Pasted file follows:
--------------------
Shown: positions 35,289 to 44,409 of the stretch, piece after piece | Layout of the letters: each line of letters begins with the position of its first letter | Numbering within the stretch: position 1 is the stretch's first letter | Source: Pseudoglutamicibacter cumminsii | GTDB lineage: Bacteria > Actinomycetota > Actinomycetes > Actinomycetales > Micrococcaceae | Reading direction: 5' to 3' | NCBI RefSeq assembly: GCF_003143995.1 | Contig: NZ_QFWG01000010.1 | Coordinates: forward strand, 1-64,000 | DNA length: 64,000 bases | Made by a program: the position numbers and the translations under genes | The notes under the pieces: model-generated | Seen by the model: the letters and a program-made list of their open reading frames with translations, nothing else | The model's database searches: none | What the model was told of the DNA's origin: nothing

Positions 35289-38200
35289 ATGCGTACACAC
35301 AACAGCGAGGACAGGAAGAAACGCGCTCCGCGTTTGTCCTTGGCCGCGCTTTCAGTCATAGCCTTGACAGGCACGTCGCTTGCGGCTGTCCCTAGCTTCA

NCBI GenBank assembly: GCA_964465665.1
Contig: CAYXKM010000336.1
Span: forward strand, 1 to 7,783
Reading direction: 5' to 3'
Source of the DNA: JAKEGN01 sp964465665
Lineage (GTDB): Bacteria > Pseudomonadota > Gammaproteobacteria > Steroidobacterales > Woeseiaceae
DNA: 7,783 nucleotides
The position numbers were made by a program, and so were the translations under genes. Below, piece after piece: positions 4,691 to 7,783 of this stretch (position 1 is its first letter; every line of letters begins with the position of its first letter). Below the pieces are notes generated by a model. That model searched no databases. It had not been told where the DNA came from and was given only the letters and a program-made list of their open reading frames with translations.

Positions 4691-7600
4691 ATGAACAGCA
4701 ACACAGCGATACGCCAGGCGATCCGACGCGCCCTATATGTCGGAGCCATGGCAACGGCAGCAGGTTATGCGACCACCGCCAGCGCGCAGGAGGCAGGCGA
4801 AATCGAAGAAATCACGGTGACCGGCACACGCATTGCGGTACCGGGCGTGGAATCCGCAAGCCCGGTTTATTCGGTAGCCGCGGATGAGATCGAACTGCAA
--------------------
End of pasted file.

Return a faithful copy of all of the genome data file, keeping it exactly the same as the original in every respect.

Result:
Shown: positions 35,289 to 44,409 of the stretch, piece after piece | Layout of the letters: each line of letters begins with the position of its first letter | Numbering within the stretch: position 1 is the stretch's first letter | Source: Pseudoglutamicibacter cumminsii | GTDB lineage: Bacteria > Actinomycetota > Actinomycetes > Actinomycetales > Micrococcaceae | Reading direction: 5' to 3' | NCBI RefSeq assembly: GCF_003143995.1 | Contig: NZ_QFWG01000010.1 | Coordinates: forward strand, 1-64,000 | DNA length: 64,000 bases | Made by a program: the position numbers and the translations under genes | The notes under the pieces: model-generated | Seen by the model: the letters and a program-made list of their open reading frames with translations, nothing else | The model's database searches: none | What the model was told of the DNA's origin: nothing

Positions 35289-38200
35289 ATGCGTACACAC
35301 AACAGCGAGGACAGGAAGAAACGCGCTCCGCGTTTGTCCTTGGCCGCGCTTTCAGTCATAGCCTTGACAGGCACGTCGCTTGCGGCTGTCCCTAGCTTCA

NCBI GenBank assembly: GCA_964465665.1
Contig: CAYXKM010000336.1
Span: forward strand, 1 to 7,783
Reading direction: 5' to 3'
Source of the DNA: JAKEGN01 sp964465665
Lineage (GTDB): Bacteria > Pseudomonadota > Gammaproteobacteria > Steroidobacterales > Woeseiaceae
DNA: 7,783 nucleotides
The position numbers were made by a program, and so were the translations under genes. Below, piece after piece: positions 4,691 to 7,783 of this stretch (position 1 is its first letter; every line of letters begins with the position of its first letter). Below the pieces are notes generated by a model. That model searched no databases. It had not been told where the DNA came from and was given only the letters and a program-made list of their open reading frames with translations.

Positions 4691-7600
4691 ATGAACAGCA
4701 ACACAGCGATACGCCAGGCGATCCGACGCGCCCTATATGTCGGAGCCATGGCAACGGCAGCAGGTTATGCGACCACCGCCAGCGCGCAGGAGGCAGGCGA
4801 AATCGAAGAAATCACGGTGACCGGCACACGCATTGCGGTACCGGGCGTGGAATCCGCAAGCCCGGTTTATTCGGTAGCCGCGGATGAGATCGAACTGCAA